One of the factors that makes us not only look healthier but feel great too is having glowing skin. Naturally radiant skin has a glow from the inside out, and it comes from what you place in to your body.
Food for glowing skin should be an essential in your diet if you want to look your absolute best, with or without makeup.
Glowing skin also comes from skin hydration, increased blood flow which brings nutrients to skin cells, and protection from damaging UV rays which attack skin elasticity and cause premature ageing.
This guide to food for glowing skin will tell you the best fruits and other sources of skin friendly compounds to eat for smooth skin with a natural radiance and glow to it.
The best food for skin glow contains any of the following nutrients:
- protein for helping your body make collagen
- omega-3 fatty acids for moisture
- antioxidants to fight free radicals and protect your skin from external elements
- anti-inflammatories to fight redness, irritation and acne breakouts, and maintain clear skin
- probiotics to ensure maximum absorption of nutrients
Consequently there are also foods that you should avoid if you want to maximise the benefits of these good foods.
Let’s take a look at the foods that play an important role in making your skin glow (and those that really don’t).
The best food for glowing skin
This guide to getting radiant skin through food focusses on the foods that everyone, regardless of dietary preference, can eat.
Therefore it’s suitable for vegetarians and vegans.
You should include a wide range of nutrients in your diet by eating a large variety of these healthy foods.
Related: How to glow up overnight
This will ensure that you pack as many beneficial compounds in to your body as possible to look and feel your absolute best and get a natural glow.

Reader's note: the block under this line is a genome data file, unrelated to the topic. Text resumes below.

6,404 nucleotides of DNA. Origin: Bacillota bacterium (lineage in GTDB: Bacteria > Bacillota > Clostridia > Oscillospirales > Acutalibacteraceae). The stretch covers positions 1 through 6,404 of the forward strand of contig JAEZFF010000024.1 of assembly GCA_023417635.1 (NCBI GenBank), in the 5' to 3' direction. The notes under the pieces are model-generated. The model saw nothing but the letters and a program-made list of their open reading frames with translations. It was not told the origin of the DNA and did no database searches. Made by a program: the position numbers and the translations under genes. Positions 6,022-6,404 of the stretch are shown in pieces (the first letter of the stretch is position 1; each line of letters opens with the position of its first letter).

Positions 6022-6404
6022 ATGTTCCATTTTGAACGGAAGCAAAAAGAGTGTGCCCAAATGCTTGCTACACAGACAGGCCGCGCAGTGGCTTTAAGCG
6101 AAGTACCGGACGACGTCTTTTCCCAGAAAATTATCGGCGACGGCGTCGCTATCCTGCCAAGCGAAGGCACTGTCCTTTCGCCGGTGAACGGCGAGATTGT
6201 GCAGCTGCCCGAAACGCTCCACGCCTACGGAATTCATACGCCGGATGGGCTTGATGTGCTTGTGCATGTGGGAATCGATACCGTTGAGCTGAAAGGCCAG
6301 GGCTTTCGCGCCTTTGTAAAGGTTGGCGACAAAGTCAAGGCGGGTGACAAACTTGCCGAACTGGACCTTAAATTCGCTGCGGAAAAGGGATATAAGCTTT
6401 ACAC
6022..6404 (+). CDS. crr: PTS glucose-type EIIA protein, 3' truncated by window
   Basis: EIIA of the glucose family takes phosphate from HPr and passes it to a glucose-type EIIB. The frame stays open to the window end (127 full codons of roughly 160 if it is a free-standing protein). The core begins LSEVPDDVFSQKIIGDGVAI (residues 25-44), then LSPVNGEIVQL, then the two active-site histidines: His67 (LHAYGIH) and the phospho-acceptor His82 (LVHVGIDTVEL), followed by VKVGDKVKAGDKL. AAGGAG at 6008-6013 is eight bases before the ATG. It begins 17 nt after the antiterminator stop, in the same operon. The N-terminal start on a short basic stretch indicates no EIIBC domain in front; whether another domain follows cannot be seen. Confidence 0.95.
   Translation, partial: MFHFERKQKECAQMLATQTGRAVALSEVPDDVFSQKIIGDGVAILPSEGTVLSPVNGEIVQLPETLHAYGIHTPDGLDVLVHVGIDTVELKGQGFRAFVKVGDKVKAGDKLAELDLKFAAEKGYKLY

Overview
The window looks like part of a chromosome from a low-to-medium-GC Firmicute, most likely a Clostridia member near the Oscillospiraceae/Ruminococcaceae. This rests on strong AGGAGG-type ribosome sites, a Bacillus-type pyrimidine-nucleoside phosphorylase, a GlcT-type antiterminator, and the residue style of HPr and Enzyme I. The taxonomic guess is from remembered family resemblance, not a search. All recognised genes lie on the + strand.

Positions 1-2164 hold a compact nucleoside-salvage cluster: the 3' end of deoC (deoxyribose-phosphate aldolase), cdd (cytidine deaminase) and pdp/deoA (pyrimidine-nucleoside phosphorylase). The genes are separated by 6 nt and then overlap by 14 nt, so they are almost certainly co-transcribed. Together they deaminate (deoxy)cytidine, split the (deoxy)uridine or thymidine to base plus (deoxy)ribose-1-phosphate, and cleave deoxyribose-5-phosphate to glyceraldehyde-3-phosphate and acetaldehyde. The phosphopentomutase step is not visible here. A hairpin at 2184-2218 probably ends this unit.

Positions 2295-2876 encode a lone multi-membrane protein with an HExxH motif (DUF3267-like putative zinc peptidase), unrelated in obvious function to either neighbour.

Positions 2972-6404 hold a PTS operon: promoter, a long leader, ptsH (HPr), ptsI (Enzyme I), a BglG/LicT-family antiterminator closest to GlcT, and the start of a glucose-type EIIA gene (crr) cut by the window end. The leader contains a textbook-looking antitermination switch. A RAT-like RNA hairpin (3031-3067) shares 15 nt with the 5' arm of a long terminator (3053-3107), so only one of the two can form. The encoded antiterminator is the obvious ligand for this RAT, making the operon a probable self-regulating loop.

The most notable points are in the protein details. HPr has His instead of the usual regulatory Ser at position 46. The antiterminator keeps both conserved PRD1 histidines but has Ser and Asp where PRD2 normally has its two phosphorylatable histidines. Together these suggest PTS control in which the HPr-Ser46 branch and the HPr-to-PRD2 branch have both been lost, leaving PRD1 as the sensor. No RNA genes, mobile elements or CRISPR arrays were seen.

If you are hoping to get glowing skin food that you eat should be an important consideration every day.
Protein for glowing skin
Protein provides your body with amino acids. These play a major role in the production of collagen building blocks, which provide the structure of your skin cells.
Healthy cells high in collagen are smoother and the skin is more elastic and firm with less fine lines.
Over time, collagen production decreases so that is one of the reasons wrinkles appear and skin sags with age.
Another of these is UV damage, so make sure to always wear SPF on your face to protect against UV radiation and an uneven skin tone.
By ensuring your body has the amino acids it needs to support collagen synthesis, you can help to keep your skin smooth and glowing for as long as possible.
The best foods to provide your body with amino acids include:
- edamame beans
- nuts and nut butters like the best peanut butter
- chia seeds
- all kinds of beans
- brown and wild rice
If your diet is lacking in protein you can try supplementing with healthy protein powders such as those containing pea protein or brown rice protein.
This will also help your hair to look healthier and stronger since protein also contributes to the production of keratin.